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Thursday, June 13, 2024

‘We’re not worth 26% less’ – British junior doctors take to picket lines

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Junior doctors on picket lines across Britain have said that they have to work extra shifts just to pay energy bills and told of their concerns for paying for basic home repairs.

One medic said that the public would not want to be treated by a doctor who was “worrying about how they’re how to pay their bills”.

Others expressed frustration over the claim that baristas earn more money than the entry-level salary for junior medics.

“Junior doctors are the people who are there when your babies are born, the people who are there when your heart stops if you need resuscitation,” one said.

Speaking outside the Queen Elizabeth Hospital in Birmingham, junior doctor Shivam Sharma told PA: “Junior doctors have faced a massive 26 per cent real-terms pay cut over the last 15 years. We are not worth 26 per cent less, we don’t do 26 per cent less work, we don’t see 26 per cent less patients. In fact, the work has only got harder.

“Currently, 50 per cent of junior doctors are struggling to pay rent, mortgage and bills, and 50 per cent are having to borrow money from friends and family just to make ends meet.

“If you or I were going into hospital critically unwell, we couldn’t want our junior doctor to be worrying about how they’re going to pay their bills.

“So something has to be done – we have to value doctors here if we are going to keep them.

Paul Smith, a first-year surgical trainee at the Nottingham University Hospitals NHS Trust, said: “I started in my training post in August last year and I’ve spent £3,000 on course fees, professional fees and exams. We can claim some tax back, but I’ve still got to pay that upfront.

“Me and my partner managed to save up enough money to buy a house locally and we found a hole in the roof last week.

“We’re genuinely struggling to find the money to fix that at the moment.”

Rebecca Lissman (29), a trainee in obstetrics and gynaecology, said that “all that junior doctors are asking is to be paid a wage that matches our skill set”.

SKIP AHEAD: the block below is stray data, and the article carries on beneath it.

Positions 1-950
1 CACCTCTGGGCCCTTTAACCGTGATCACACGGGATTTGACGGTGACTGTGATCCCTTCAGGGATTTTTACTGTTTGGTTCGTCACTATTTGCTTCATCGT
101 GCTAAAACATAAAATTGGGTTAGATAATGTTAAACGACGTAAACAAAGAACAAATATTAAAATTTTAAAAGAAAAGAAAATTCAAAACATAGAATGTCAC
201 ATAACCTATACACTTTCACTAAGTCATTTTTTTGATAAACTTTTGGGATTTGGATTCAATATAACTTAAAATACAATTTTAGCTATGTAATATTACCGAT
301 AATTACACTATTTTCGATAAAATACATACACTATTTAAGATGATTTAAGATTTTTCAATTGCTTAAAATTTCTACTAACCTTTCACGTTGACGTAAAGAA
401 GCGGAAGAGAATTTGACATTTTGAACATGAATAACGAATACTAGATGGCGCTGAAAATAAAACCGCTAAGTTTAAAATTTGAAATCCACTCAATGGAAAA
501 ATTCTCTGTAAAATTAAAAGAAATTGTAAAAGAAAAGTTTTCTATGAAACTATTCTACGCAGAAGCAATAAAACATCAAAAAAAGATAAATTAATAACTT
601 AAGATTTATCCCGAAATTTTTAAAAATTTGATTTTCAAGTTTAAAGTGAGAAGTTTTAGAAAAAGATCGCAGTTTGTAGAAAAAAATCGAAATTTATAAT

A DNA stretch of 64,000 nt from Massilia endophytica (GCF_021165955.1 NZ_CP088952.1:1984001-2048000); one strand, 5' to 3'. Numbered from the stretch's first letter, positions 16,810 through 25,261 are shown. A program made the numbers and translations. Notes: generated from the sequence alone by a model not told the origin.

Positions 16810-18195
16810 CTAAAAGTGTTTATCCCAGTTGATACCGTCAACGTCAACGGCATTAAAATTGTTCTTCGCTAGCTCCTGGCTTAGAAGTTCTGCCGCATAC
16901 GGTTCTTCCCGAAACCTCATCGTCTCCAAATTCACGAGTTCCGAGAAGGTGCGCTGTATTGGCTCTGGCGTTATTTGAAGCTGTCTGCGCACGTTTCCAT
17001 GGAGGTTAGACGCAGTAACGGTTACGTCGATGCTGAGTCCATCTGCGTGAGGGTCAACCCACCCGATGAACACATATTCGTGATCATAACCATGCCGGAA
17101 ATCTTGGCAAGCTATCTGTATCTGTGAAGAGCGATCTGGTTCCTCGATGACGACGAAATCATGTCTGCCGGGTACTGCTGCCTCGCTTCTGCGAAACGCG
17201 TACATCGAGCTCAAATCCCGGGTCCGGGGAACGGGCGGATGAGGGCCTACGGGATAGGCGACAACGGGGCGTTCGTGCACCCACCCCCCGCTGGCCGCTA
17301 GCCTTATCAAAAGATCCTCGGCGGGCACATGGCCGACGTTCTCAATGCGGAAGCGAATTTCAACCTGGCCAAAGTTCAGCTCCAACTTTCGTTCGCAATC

Speaking from the picket line at University College Hospital, on Euston Road in London, she told the PA news agency: “I still want to work for a service that’s free at the point of use when I’m a fully qualified consultant. We want a health service that works for everyone and that’s why I’m here today.

“In my field, we are working in surgery but we are also supporting people on the hardest days of our lives. Around a third of people drop out before they finish their training because it is so taxing.

“We can’t give people the service they deserve and see them as quickly as they need because we are so stretched.

“I want to be in work, looking after people, getting trained. I don’t want to be out here striking, but I feel that I have to.”

Striking junior doctor Martin Whyte, on the picket line in Newcastle, said the public understood the need for the industrial action.

The paediatric registrar worked night shifts at the Royal Victoria Infirmary this weekend where the average wait for A&E was six hours.

He said: “We used to say anything above four hours was a breach, but we have missed that target so overwhelmingly now, it’s almost not worth counting.

“These systems are failing chronically and I think the public understand that.

“They know steps have to be taken to address that, and that starts with better retention of staff and for that you need better pay. We are seeing a lot of attrition from the workforce.”

The 36-year-old said newly qualified doctors used to talk about the specialism they hoped to work in, adding: “Now when I talk to them they say ‘I’m going to go to Australia’, ‘I’m going to go to Canada’, or ‘I’m going to quit medicine all together’, because the pay relative to the work and the intensity and the hours just doesn’t add up.”

Melissa, who did not wish to give her surname, said junior doctors felt “worthless” due to continuous real-term pay cuts.

Speaking on a picket line at Queen’s Medical Centre in Nottingham, the 42-year-old said: “A junior doctor who enters their first year (of training) out of medical school is paid £14 an hour, which is quite shocking to most people, and we’ve just recently heard that one of the coffee shop chains is offering slightly more than that.

“Junior doctors are the people who are there when your babies are born, the people who are there when your heart stops if you need resuscitation.

“It’s very frustrating to know that we’ve had such high pay cuts, and because of that, and because of the working conditions, doctors are leaving and my colleagues are thinking about leaving.”

Speaking on a picket line at Leeds General Infirmary, Dr Chris Morris, doctor and British Medical Association rep, said: “It’s really reassuring when members of the public do go past honking their horns, giving us messages of support. It reemphasises why we’re doing this.”

“I don’t think anyone has taken this decision lightly. It’s the last thing we want to do as doctors but we feel that we’ve pushed into this decision by the Government.”

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